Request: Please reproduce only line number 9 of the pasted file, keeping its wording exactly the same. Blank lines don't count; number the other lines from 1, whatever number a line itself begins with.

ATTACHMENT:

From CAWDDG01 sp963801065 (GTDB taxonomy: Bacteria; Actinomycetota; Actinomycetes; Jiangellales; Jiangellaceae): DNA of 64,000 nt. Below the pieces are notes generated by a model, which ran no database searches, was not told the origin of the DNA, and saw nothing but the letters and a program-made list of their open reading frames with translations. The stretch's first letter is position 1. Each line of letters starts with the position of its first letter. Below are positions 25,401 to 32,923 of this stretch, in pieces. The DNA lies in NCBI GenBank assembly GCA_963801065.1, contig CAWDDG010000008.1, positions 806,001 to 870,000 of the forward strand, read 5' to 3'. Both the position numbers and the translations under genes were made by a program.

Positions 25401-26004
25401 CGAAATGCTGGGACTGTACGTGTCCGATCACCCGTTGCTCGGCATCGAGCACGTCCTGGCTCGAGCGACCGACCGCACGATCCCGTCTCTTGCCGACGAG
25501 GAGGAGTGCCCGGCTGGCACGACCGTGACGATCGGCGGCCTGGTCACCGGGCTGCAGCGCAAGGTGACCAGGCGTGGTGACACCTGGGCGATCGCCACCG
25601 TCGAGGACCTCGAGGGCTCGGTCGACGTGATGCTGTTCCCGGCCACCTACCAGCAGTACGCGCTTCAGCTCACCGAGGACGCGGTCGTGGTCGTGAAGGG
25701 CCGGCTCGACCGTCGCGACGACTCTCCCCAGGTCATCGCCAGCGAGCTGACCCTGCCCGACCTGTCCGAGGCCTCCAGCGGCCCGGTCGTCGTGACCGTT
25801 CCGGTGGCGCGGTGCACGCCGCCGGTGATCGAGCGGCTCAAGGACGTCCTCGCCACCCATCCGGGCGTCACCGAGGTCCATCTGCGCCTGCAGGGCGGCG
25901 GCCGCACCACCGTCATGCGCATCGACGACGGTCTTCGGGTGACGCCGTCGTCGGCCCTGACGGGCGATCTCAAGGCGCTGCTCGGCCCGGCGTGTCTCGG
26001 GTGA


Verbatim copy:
26001 GTGA